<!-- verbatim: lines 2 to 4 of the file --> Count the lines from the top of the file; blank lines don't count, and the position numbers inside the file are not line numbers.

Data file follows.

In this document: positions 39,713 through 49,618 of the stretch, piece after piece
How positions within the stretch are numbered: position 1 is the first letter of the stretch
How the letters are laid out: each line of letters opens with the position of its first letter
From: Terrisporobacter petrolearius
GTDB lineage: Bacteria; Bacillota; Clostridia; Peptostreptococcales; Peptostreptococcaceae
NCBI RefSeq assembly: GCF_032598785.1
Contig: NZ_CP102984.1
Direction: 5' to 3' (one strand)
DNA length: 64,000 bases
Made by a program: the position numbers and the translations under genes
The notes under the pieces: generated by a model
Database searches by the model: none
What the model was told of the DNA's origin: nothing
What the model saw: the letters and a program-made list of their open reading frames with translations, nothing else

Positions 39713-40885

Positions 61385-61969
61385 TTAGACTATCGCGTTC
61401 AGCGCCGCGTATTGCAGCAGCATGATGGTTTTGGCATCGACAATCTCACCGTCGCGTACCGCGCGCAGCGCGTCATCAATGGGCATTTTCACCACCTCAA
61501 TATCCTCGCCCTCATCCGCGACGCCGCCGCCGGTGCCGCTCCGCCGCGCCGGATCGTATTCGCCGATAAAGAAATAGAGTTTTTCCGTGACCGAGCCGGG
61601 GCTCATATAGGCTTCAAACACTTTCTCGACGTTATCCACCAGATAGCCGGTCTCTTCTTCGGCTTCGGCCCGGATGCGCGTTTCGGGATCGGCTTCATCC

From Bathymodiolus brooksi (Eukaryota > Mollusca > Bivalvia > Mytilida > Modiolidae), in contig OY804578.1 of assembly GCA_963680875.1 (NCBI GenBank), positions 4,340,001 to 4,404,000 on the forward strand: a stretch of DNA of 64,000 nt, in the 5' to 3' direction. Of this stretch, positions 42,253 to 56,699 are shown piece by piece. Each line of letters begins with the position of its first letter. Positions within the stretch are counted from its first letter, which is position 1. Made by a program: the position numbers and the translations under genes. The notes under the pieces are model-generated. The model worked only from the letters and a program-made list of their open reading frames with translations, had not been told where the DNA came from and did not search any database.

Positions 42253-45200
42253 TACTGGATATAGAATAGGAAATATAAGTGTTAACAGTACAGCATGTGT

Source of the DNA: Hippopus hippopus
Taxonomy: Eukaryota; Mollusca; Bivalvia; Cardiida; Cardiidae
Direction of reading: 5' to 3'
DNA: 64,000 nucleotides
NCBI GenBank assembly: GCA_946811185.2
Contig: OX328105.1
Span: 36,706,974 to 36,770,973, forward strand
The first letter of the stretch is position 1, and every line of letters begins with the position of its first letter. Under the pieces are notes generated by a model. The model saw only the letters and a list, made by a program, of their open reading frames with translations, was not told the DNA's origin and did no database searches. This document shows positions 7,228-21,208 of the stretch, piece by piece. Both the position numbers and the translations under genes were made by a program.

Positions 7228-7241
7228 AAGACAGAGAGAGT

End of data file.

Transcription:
How positions within the stretch are numbered: position 1 is the first letter of the stretch
How the letters are laid out: each line of letters opens with the position of its first letter
From: Terrisporobacter petrolearius